tired, you one out, he was tired. we had left home at seven a:m.. so it was a long day. and i think they just sort of had their tactics of high—pressure sales. and everything was, even my husband came into the office. you were there as well? i arrived towards the end is the payment was being made. there was hugely high—pressure, very hot, very noisy, an urgency to do something. after the fashion shoot that lasted all day, and they were good photos, they said they couldn't release the photos unless we signed straightaway and we paid up straightaway. and we we re and we paid up straightaway. and we were given an option, a menu of different options and we went for the most expensive because it had a nutritionist and the trainer. all the advice. sorry, nutritionist and trainer, i haven't heard this before? i said you would get a trainer? yes, so our son would be in the right place to model for
whoever. they mentioned a lot of brands and it sounded really attractive. they said they had a contract lined up in two weeks' time, would you be ready? 0f contract lined up in two weeks' time, would you be ready? of course he is ready for it. he wanted to do it because of the money but thousands of children are out there, teenagers, who go wanting, they see this as their dream of a modelling career this as their dream of a modelling careerand this as their dream of a modelling career and they have been destroyed. many of them are vulnerable. whatever we can do with trading standards and the police to build a case against these people who fraudulently selling something, they need to be closed down, their businesses need to be closed down and the directors need to be banned from being directors of companies. the problem is that often, mike, these companies stop trading under that name and theyjust restart and another. they do. in this case, we have seen them used very similar names where they may be just change one word in the title of the company. but it is important to point out as has been described here, the actions of these companies, the actions they undertake to coerce consumers, to
apply the pressure they are putting them under and conducting very aggressive sales techniques is illegal and that, those practices we are trying to clamp down on. we do know the two because you talk about with similar names, well, they have changed them, london fashion models and the studio works, that is essentially the same company, we established on monday. westminster trading standards have said they have come to an agreement with them and they want to trade in this way any more. would your team, in light of the counts we have received, look again now at these two because?” think it would be difficult to prejudge any ongoing inquiry but certainly, these factors we are closely looking at. we have a considerable amount of evidence we are currently going through and that was seized at the time we started our investigation in april and once we have gone through that evidence and assisted, we will make a decision as to what is the most appropriate course of action dealing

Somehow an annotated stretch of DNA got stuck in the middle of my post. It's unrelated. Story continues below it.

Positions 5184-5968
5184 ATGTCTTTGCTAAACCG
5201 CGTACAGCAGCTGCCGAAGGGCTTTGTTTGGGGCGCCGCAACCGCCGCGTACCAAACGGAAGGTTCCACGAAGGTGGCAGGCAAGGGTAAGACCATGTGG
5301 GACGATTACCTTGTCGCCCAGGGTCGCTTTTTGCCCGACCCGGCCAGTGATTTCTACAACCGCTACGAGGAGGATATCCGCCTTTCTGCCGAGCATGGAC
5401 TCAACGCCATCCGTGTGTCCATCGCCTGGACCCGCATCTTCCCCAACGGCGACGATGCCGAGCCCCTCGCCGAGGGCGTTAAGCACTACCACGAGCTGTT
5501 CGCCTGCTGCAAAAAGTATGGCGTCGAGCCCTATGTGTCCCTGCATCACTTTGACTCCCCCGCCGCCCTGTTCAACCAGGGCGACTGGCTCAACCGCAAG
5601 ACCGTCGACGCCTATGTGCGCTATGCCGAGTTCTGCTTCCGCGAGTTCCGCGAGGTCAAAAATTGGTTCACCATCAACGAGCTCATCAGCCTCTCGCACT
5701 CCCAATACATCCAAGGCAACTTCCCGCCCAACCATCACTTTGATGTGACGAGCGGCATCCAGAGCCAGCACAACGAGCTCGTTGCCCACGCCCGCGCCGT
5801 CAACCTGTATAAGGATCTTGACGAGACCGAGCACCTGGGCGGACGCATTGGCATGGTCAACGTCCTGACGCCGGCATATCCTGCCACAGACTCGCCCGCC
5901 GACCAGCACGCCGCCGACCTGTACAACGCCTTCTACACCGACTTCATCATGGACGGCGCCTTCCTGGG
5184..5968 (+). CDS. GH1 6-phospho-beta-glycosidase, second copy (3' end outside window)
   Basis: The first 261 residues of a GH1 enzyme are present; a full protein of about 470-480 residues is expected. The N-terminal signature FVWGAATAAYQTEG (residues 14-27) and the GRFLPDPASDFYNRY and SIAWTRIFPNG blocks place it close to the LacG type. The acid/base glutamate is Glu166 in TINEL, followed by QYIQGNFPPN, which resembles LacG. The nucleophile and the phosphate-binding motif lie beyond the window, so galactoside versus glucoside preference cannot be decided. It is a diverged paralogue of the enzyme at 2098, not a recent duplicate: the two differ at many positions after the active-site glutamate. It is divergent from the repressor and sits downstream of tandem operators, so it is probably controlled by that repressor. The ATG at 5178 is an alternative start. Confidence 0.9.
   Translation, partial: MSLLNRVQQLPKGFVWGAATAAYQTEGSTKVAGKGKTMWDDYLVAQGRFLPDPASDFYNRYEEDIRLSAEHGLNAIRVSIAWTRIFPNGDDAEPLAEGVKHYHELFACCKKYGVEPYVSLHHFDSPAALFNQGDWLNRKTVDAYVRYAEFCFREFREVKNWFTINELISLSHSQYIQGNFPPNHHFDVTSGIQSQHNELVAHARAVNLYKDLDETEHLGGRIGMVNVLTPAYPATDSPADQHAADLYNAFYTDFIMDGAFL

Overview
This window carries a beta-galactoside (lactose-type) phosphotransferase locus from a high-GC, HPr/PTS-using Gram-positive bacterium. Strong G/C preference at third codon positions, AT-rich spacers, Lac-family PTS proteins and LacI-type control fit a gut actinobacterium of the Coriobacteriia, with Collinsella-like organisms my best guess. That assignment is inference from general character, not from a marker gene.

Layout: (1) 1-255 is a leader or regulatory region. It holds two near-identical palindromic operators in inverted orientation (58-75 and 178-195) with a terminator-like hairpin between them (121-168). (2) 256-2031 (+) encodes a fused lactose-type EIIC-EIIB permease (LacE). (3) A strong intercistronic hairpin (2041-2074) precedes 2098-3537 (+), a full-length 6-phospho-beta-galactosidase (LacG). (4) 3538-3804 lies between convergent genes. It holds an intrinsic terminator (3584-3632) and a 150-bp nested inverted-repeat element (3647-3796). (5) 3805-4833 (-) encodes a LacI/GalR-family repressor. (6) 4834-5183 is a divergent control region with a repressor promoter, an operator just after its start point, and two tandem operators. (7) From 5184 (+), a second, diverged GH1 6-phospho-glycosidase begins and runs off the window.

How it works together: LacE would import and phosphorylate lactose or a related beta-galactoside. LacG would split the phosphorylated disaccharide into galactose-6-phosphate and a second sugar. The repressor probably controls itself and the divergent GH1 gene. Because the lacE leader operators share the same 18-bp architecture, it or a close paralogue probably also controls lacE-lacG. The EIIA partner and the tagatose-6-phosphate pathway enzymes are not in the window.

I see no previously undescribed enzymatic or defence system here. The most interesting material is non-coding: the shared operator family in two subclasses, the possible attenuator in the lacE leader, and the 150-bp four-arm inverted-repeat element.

with the companies and the directors behind them. thank you, all of you. i know trading standards on monitoring this company, but if you go to the student chat rooms, they are still continuing and students are still continuing and students are being badly treated and they will have no after—care will stop so the need to be closed down. they too so much. —— thank you so much. mikey tonko—burry is possibly the most famous flight attendant in the world. he went viral when he created a dance for the safety demonstration, which now features as a back—screen video on virgin america flights. when it became acceptable to use mobile phones when planes are taxiing, passengers began filming him, and he quickly became a social media sensation. but all of this is about to end. virgin has been merged with alaska airlines and the video is being retired and so, tragically, is mikey‘s dance. before we speak to mikey, let's check out some of his moves from his final dance. # yo, yo, yo! # now that you're bopping
your head to the rap scene # now that your eyes are glued to the flat screen # # we've got a plan of attack # # you know that we wont be leavin you hangin # pull your mask down first, don t worry oxygen flows # # four window exits on this airplane (over the wings) # four exit doors, two in the front (and two in the back!) # # under your seat, there's a life vest (life vest) # first class, its below your centre armrest # # in the unlikely event we need to get you outside # your exit is equipped with an inflatable slide # # now, enjoy yourflight # and, as always, thank you for flying virgin america # applause # so tonight (tonight!) # get ready to fly (we're gonna fly!) # let's speak to mikey now. iam i am watching you and you look like you're getting quite emotional. yes, a little bit. that was a part